Friday, February 09, 2007

Somalia: Feb 9th Situation Report (UN OCHA)

This comes from OCHA, and is also available on

Somalia: Situation Report - 9 Feb 2007
Main Developments

In Mogadishu, the week-long reconciliation conference (organized by the National Reconciliation Commission under the auspices of NRC and supported by UNDP) has been taking place this week. The more than 250 participants include clan, religious, business and political leaders, as well as NGOs are UN representatives. Workshops have focused on issues of security in Mogadishu and, by extension, are addressing broader issues of reconciliation. It is hoped that the reconciliation conference will ultimately contribute to increased stability/law and order, which could greatly benefit humanitarian access.

These reconciliation efforts continue amidst violent incidents in Mogadishu. During the week, various mortar attacks occurred – on the capital’s seaport, airport, neighbourhoods and on the presidential palace. A rocket-propelled grenade also targeted an Ethiopian military convoy. It is thought that at least nine people were killed during the week – including two children – and several others wounded in these attacks.


There are reports of as many as 1,160 IDP households currently in the border towns of Dobley, Tabda, Qoqani, and Hayo (Lower Juba). Although many of these people recently received food and non-food assistance, they still urgently require health care. Formerly, they would have crossed to Liboi in Kenya for such care but have been unable to do so because of the border closure. Reports continue of untreated cases of dysentery, diarrhea and malaria. Meanwhile, 348 families have reportedly left the Dobley area and returned to their places of origin (Kismayo, Jilib, Marerey and Afmadow), having given up hope of seeking asylum in Kenya. About 800 other individuals have indicated their desire to return home, but lack the resources to do so.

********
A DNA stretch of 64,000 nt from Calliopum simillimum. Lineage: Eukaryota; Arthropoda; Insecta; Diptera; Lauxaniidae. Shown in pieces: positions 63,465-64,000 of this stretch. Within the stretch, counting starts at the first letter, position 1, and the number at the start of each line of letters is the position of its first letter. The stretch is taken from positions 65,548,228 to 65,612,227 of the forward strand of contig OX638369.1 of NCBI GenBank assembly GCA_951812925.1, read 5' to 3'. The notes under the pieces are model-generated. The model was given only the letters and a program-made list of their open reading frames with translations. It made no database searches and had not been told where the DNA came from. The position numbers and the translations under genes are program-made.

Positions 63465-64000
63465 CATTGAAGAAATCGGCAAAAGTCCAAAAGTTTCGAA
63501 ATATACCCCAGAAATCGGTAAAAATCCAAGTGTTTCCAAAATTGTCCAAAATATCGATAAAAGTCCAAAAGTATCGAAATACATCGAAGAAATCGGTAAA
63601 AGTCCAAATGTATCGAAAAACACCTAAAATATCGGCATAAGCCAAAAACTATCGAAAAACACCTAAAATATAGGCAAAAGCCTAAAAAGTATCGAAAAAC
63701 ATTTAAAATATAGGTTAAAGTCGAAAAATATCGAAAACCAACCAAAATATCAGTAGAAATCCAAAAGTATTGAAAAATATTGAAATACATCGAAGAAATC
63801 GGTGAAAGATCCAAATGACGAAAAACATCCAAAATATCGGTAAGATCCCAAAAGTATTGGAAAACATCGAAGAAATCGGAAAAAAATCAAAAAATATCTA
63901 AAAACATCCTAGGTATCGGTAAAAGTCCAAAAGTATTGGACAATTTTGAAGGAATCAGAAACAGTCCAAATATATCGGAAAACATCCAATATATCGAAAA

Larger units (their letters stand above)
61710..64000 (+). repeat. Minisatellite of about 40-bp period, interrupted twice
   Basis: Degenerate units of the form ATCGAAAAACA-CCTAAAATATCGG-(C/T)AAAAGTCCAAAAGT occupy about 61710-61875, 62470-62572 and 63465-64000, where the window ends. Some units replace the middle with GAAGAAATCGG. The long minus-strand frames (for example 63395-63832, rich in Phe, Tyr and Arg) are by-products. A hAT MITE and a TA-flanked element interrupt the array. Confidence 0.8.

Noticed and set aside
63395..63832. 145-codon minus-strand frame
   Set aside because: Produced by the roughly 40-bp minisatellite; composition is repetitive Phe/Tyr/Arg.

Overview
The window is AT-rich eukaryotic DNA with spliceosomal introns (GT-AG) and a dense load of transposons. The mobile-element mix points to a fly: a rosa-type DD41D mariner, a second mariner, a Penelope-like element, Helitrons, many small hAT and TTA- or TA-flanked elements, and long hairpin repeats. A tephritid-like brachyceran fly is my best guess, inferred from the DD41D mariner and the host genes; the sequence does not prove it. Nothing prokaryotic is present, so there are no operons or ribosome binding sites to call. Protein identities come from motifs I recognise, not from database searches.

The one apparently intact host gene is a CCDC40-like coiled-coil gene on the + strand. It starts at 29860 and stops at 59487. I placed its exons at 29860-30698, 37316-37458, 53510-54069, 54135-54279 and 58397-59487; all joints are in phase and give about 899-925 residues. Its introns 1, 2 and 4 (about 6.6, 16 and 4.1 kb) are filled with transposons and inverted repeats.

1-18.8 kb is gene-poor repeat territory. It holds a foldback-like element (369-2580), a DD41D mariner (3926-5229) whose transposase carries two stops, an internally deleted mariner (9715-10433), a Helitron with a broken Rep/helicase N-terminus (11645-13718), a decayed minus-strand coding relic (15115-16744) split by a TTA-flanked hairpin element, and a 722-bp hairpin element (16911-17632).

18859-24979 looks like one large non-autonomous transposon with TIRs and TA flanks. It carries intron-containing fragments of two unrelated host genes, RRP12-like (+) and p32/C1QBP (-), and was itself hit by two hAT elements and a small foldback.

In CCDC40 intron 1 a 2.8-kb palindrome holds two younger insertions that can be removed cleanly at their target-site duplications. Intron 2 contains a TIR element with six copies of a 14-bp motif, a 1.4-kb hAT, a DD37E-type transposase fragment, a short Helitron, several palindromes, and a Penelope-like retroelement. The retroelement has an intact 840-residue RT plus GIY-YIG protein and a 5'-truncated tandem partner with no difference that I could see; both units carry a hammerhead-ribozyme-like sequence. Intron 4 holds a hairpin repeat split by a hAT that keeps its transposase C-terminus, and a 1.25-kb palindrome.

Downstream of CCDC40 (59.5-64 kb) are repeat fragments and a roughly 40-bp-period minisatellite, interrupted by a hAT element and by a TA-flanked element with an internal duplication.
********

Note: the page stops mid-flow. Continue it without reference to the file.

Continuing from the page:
IDPs continue to be faced with serious protection issues. In Kismayo, an LNGO reports that sexual violence against IDP women and girls is increasing in the town and surrounding areas. The most vulnerable of these IDPs are women and girls who attempted to cross into Kenya and, having failed, became displaced in Kismayo and the surrounding area. Meanwhile, a Mogadishu-based LNGO reported that mortars launched into an IDP came in Talex village in the capital on 1 February left seven people dead, including three children.

Access and Response

Following approval issued 7 February by the GoK’s National Security Committee for humanitarian assistance to enter Somalia via overland routes, thirty-four empty trucks that had been waiting on the Somali side of the Kenya-Somali border have now re-entered Kenya at El Wak and are being loaded with food. It is estimated that the reloaded trucks will leave El Wak for Gedo this weekend. It is hoped that this movement represents a breakthrough in the impasse over the Kenyan border issue.